Infoscience

Journal article

Bond behaviour of straight, hooked, U-shaped and headed bars in cracked concrete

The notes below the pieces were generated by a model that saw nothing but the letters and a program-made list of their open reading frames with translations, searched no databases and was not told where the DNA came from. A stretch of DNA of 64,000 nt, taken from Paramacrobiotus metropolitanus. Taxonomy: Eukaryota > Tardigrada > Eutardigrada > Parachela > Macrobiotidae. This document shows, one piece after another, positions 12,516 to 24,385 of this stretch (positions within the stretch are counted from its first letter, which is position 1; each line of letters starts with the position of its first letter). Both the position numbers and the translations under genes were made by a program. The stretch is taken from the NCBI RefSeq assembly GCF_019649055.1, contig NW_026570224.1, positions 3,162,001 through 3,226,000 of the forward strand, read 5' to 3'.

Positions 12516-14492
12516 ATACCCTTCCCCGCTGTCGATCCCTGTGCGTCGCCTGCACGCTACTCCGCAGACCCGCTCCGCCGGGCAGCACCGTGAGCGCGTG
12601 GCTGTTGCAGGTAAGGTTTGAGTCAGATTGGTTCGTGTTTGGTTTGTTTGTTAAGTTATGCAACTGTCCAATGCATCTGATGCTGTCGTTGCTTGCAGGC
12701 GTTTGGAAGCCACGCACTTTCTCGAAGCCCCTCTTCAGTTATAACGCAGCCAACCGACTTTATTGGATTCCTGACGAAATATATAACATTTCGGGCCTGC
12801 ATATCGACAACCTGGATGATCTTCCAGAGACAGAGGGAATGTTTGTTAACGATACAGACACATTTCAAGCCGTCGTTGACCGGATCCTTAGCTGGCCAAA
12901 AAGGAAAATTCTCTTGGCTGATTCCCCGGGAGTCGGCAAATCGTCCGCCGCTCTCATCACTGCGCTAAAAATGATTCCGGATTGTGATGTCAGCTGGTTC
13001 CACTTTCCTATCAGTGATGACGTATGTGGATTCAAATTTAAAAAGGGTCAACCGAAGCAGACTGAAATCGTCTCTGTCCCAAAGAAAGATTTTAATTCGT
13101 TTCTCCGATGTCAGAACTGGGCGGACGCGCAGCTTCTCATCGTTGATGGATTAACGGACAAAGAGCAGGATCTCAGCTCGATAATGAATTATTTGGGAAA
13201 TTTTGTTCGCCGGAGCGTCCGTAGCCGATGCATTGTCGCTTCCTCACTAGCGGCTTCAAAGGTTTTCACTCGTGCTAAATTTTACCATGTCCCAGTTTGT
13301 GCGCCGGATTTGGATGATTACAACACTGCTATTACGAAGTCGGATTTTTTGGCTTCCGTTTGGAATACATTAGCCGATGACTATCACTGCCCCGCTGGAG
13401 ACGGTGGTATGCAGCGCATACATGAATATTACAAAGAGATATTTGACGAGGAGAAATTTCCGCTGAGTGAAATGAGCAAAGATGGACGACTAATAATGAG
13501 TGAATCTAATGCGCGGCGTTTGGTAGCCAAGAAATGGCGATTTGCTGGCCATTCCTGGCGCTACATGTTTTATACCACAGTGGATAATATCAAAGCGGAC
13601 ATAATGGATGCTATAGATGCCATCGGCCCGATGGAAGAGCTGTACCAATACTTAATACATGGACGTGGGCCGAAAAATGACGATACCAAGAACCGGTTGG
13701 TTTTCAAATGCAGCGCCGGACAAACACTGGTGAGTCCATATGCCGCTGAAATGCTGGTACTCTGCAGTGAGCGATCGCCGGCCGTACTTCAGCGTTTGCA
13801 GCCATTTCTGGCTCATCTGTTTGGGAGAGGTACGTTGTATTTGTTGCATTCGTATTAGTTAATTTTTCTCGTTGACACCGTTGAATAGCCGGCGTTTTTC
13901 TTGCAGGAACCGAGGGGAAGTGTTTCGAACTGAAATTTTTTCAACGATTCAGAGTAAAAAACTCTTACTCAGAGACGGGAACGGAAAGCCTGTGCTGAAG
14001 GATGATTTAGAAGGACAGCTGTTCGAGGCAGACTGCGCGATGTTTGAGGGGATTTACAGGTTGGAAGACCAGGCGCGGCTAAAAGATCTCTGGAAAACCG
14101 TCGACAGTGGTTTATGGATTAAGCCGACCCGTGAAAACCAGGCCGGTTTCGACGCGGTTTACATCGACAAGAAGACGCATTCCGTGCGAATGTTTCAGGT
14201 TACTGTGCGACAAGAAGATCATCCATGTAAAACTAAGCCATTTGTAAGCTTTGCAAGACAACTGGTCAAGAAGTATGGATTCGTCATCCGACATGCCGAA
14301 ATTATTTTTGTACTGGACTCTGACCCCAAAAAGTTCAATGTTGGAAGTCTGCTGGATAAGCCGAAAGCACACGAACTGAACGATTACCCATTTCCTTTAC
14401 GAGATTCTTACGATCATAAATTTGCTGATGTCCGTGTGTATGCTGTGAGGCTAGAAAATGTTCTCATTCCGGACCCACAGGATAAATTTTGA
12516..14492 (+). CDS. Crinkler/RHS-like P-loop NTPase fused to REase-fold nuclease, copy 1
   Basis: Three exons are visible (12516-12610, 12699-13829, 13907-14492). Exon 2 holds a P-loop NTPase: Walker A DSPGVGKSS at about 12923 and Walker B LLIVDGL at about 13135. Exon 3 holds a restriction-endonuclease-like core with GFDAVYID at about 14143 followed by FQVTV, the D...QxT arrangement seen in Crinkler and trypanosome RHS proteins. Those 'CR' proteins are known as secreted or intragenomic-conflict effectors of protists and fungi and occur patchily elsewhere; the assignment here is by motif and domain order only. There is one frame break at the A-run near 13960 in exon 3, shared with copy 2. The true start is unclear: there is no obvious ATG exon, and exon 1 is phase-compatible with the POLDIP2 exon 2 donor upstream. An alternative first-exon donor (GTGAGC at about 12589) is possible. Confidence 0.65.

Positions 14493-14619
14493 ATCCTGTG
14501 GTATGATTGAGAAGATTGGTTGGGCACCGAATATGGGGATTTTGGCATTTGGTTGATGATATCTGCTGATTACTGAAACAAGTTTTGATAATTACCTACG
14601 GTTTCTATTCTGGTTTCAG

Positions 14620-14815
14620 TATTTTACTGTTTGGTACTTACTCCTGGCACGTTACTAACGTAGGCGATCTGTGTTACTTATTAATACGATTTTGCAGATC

Most classic investigations on bonding properties in reinforced concrete have been performed on the basis of pull-out tests, where a reinforcement bar is pulled out from an uncracked concrete cylinder, prism or cube. In these tests, the bond is governed by the concrete strength and bar surface properties of the reinforcement (bond index, rib geometry) or by the splitting strength of the concrete (concrete cover). In the latter case, bond failure occurs due to uncontrolled cracking of the concrete specimen. In contrast to these fundamental tests, bond in many structural members is activated within already cracked concrete. This is particularly relevant for the reinforcement in beams and slabs (both for flexural and transverse reinforcement), as the reinforcing bars might be located at planes where flexural cracks develop. The opening of these cracks along the reinforcement is nevertheless not uncontrolled (as opposed to splitting failures), but it is governed by the bending deformations. The bond properties and strength of the reinforcement in actual members are therefore influenced by the opening of these cracks and are potentially different from those observed in classic pull-out tests. The present paper aims to address this topic by presenting the results of an experimental investigation with 89 monotonic pullout tests performed on cracked ties. The opening of the cracks was controlled while transverse bars - located in the plane of these cracks - were pulled out from the specimens. The tests were performed for crack openings ranging from 0.2 mm to 2.0 mm in order to cover conditions both at the serviceability and ultimate limit states. The results show a very significant influence of in-plane cracking on both strength and bond-slip stiffness, with decreasing mechanical performance for increasing crack openings. The performance of different actual anchorage types (straight, hooked, U-shaped and headed bars) - generally characterized through force-slip relationships - is finally analytically investigated and compared to the test results.

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